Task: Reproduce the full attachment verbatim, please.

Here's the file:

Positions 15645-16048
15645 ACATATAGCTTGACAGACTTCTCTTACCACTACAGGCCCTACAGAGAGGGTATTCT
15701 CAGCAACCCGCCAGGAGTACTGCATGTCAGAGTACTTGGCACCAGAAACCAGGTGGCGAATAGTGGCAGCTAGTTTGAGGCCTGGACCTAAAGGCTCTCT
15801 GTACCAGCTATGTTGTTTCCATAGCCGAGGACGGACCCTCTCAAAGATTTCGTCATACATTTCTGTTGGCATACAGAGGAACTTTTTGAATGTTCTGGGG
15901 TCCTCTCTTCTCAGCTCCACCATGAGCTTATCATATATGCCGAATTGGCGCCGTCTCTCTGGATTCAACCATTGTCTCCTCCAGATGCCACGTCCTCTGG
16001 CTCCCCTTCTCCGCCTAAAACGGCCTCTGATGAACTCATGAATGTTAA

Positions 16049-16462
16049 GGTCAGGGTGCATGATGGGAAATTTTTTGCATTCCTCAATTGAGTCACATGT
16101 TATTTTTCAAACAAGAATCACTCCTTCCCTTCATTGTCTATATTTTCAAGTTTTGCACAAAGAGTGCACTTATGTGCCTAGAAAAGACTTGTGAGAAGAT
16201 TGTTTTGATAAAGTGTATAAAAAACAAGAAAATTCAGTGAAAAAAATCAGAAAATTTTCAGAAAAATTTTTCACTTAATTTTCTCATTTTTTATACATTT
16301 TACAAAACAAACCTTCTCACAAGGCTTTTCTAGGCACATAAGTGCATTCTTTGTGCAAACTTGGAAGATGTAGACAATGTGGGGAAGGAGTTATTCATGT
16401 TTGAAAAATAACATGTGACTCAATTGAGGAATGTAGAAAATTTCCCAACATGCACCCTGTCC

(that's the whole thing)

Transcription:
Positions 15645-16048
15645 ACATATAGCTTGACAGACTTCTCTTACCACTACAGGCCCTACAGAGAGGGTATTCT
15701 CAGCAACCCGCCAGGAGTACTGCATGTCAGAGTACTTGGCACCAGAAACCAGGTGGCGAATAGTGGCAGCTAGTTTGAGGCCTGGACCTAAAGGCTCTCT
15801 GTACCAGCTATGTTGTTTCCATAGCCGAGGACGGACCCTCTCAAAGATTTCGTCATACATTTCTGTTGGCATACAGAGGAACTTTTTGAATGTTCTGGGG
15901 TCCTCTCTTCTCAGCTCCACCATGAGCTTATCATATATGCCGAATTGGCGCCGTCTCTCTGGATTCAACCATTGTCTCCTCCAGATGCCACGTCCTCTGG
16001 CTCCCCTTCTCCGCCTAAAACGGCCTCTGATGAACTCATGAATGTTAA

Positions 16049-16462
16049 GGTCAGGGTGCATGATGGGAAATTTTTTGCATTCCTCAATTGAGTCACATGT
16101 TATTTTTCAAACAAGAATCACTCCTTCCCTTCATTGTCTATATTTTCAAGTTTTGCACAAAGAGTGCACTTATGTGCCTAGAAAAGACTTGTGAGAAGAT
16201 TGTTTTGATAAAGTGTATAAAAAACAAGAAAATTCAGTGAAAAAAATCAGAAAATTTTCAGAAAAATTTTTCACTTAATTTTCTCATTTTTTATACATTT
16301 TACAAAACAAACCTTCTCACAAGGCTTTTCTAGGCACATAAGTGCATTCTTTGTGCAAACTTGGAAGATGTAGACAATGTGGGGAAGGAGTTATTCATGT
16401 TTGAAAAATAACATGTGACTCAATTGAGGAATGTAGAAAATTTCCCAACATGCACCCTGTCC